Civil Jury Negligence Charges

5.10D – Res Ipsa Loquitur


In any case in which there is a claim that the defendant was negligent, it must be proven to you that the defendant breached a duty of reasonable care which was a proximate cause of the plaintiff’s injuries. Generally, the mere fact that an accident happened, with nothing more, does not provide proof that the accident was a result of negligence.

In a negligence case, the plaintiff must prove that there was some specific negligent act or omission by the defendant which proximately caused the accident. However, in certain circumstances, the very happening of an accident may be an indication of negligence.

Thus, the plaintiff may, by providing facts and circumstances, establish negligence by circumstantial evidence. If the instrumentality causing the injury was in the exclusive control of the defendant, and if the circumstances surrounding the happening were of such a nature that in the ordinary course of events the incident would not have occurred if the person (entity) having control of the instrumentality had used reasonable care under the circumstances, the law permits, but does not require, the jury to infer negligence from the happening of the incident.

Plaintiff’s voluntary act or neglect contributing to the occurrence prevents the inference from being drawn. However, the mere fact that plaintiff was present does not defeat the inference. Rather, you must find that plaintiff’s action or negligence was a proximate cause of the occurrence to prevent the inference.

For instance, assume someone was walking on a sidewalk under a piano, which was being lifted by a crane to go into the upper floor, and assume further that the piano fell onto the pedestrian. The falling piano would be an indication of negligence, since pianos do not usually fall from the sky without someone being negligent. The mere fact that the pedestrian was present is not a voluntary act or neglect.

In summary, if you find by the greater weight of the evidence that at the time of the incident (1) the defendant had exclusive control of the instrumentality causing the occurrence, (2) that the circumstances were such that in the ordinary course of events the incident would not have occurred if the defendant had exercised reasonable care and (3) plaintiff’s voluntary act or negligence did not contribute to the occurrence, then you may infer that the defendant was negligent.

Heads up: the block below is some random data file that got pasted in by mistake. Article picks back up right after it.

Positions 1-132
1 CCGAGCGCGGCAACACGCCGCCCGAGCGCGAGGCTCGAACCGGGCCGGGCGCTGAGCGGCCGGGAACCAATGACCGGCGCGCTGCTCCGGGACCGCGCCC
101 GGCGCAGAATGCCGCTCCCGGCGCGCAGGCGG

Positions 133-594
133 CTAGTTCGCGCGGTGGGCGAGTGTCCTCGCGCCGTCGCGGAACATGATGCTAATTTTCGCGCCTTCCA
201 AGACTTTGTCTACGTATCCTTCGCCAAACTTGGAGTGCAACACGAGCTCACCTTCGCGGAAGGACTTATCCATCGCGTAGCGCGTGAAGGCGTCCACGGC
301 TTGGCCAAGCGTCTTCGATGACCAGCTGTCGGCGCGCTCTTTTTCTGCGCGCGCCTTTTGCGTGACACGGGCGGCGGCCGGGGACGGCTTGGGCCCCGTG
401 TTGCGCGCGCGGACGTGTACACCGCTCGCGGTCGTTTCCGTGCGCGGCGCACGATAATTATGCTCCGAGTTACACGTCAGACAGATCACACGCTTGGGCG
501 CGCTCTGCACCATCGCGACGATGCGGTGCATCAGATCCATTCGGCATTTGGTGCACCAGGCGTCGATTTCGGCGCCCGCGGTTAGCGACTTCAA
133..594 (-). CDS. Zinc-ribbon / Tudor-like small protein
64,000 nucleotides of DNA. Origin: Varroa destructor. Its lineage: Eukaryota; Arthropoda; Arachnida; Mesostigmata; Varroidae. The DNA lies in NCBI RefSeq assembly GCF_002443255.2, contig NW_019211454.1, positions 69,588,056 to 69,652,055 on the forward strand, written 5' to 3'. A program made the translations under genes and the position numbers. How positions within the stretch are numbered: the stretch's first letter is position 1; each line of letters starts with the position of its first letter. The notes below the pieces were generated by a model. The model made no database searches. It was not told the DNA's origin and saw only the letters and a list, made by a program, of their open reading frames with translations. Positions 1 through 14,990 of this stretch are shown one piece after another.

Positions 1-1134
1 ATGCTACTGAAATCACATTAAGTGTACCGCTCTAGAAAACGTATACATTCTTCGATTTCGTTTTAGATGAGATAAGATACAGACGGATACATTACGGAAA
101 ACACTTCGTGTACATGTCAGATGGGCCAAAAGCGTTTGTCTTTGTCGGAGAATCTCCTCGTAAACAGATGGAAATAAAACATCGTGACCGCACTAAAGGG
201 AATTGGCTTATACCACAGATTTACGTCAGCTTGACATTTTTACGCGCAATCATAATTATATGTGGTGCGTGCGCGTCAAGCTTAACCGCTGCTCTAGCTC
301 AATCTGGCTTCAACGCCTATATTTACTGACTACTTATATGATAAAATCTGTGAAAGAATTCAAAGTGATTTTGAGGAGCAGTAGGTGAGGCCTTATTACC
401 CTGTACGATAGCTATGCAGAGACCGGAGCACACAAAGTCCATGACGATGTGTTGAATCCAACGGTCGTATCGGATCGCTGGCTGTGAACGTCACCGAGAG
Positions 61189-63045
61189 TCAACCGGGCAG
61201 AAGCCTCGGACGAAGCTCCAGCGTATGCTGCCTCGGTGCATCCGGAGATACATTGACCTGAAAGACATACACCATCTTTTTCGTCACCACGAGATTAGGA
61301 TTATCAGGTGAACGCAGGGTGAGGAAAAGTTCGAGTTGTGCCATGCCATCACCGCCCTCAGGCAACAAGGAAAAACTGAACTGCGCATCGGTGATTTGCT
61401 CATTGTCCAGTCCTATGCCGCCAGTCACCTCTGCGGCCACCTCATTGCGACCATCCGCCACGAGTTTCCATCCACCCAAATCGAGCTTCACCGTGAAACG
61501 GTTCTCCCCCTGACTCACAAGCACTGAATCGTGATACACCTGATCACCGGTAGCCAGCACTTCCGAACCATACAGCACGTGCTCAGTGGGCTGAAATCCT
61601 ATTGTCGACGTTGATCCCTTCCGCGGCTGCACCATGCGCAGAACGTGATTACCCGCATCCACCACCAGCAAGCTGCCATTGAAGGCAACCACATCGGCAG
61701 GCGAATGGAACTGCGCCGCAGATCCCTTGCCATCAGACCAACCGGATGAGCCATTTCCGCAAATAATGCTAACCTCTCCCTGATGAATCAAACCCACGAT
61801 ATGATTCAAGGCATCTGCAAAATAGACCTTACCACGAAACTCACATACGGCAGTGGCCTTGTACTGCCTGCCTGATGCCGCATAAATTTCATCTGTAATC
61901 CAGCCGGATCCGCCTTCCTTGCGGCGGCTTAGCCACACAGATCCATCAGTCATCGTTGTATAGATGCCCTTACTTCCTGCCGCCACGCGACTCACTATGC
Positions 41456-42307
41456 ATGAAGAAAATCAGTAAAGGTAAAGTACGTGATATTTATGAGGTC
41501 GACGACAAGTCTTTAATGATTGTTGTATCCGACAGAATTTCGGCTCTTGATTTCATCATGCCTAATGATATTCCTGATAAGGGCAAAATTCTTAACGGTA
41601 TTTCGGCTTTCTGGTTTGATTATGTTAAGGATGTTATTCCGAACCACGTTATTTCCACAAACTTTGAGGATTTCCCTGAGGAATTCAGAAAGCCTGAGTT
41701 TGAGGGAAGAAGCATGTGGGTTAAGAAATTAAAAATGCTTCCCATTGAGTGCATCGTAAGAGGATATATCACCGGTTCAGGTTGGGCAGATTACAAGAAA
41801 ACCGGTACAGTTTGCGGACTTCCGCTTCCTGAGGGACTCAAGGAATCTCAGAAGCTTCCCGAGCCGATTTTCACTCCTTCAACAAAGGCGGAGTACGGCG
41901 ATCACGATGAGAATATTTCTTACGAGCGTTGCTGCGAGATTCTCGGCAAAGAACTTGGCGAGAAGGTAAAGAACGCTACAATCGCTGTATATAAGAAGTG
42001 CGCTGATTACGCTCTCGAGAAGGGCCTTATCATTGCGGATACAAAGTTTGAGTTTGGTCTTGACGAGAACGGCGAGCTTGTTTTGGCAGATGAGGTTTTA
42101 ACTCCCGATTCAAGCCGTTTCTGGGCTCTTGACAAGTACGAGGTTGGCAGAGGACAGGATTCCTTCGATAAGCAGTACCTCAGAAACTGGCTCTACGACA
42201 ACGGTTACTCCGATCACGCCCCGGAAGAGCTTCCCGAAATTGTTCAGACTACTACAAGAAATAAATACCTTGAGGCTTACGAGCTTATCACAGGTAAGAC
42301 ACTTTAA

[Where “exclusive control” is in issue]

As to the requirement of “defendant having exclusive control”, this implies that the control was of such type that the probabilities that the negligent act was caused by someone else is so remote that it is fair to permit an inference of negligence by defendant.

If you infer that the defendant was negligent, then the plaintiff need not point out any specific conduct or inaction by the defendant that was a breach of his/her duty of reasonable care. This inference was drawn, even if plaintiff has introduced some evidence of defendant’s specific negligence.

[If defendant provides explanation, add:]

If you do infer that the defendant was negligent, then you should consider the defendant’s explanation of the accident. If the explanation causes you to believe that it is no longer reasonable to infer that the defendant was negligent, then the defendant is entitled to your verdict. But if giving fair weight to all of the worthwhile evidence, you decide that it is more likely than not that the defendant was negligent, then your verdict should be for the plaintiff.

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